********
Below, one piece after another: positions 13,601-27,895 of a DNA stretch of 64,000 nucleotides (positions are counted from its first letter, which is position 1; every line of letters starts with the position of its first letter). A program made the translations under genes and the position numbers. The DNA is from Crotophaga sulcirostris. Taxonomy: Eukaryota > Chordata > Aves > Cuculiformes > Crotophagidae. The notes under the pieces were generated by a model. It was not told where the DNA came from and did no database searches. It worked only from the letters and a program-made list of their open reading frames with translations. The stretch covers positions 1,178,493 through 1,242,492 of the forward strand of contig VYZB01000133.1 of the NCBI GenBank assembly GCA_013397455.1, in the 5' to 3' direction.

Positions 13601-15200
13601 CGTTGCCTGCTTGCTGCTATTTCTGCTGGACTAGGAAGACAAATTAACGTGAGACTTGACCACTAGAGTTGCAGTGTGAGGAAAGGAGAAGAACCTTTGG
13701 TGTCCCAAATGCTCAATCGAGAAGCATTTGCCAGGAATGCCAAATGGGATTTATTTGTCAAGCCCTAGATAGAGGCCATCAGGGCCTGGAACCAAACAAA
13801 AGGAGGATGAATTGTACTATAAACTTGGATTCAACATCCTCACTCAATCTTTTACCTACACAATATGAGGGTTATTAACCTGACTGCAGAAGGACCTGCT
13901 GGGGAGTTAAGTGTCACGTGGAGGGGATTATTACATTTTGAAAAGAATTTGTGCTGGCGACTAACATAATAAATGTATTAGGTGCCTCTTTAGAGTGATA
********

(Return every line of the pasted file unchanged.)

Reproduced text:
Below, one piece after another: positions 13,601-27,895 of a DNA stretch of 64,000 nucleotides (positions are counted from its first letter, which is position 1; every line of letters starts with the position of its first letter). A program made the translations under genes and the position numbers. The DNA is from Crotophaga sulcirostris. Taxonomy: Eukaryota > Chordata > Aves > Cuculiformes > Crotophagidae. The notes under the pieces were generated by a model. It was not told where the DNA came from and did no database searches. It worked only from the letters and a program-made list of their open reading frames with translations. The stretch covers positions 1,178,493 through 1,242,492 of the forward strand of contig VYZB01000133.1 of the NCBI GenBank assembly GCA_013397455.1, in the 5' to 3' direction.

Positions 13601-15200
13601 CGTTGCCTGCTTGCTGCTATTTCTGCTGGACTAGGAAGACAAATTAACGTGAGACTTGACCACTAGAGTTGCAGTGTGAGGAAAGGAGAAGAACCTTTGG
13701 TGTCCCAAATGCTCAATCGAGAAGCATTTGCCAGGAATGCCAAATGGGATTTATTTGTCAAGCCCTAGATAGAGGCCATCAGGGCCTGGAACCAAACAAA
13801 AGGAGGATGAATTGTACTATAAACTTGGATTCAACATCCTCACTCAATCTTTTACCTACACAATATGAGGGTTATTAACCTGACTGCAGAAGGACCTGCT
13901 GGGGAGTTAAGTGTCACGTGGAGGGGATTATTACATTTTGAAAAGAATTTGTGCTGGCGACTAACATAATAAATGTATTAGGTGCCTCTTTAGAGTGATA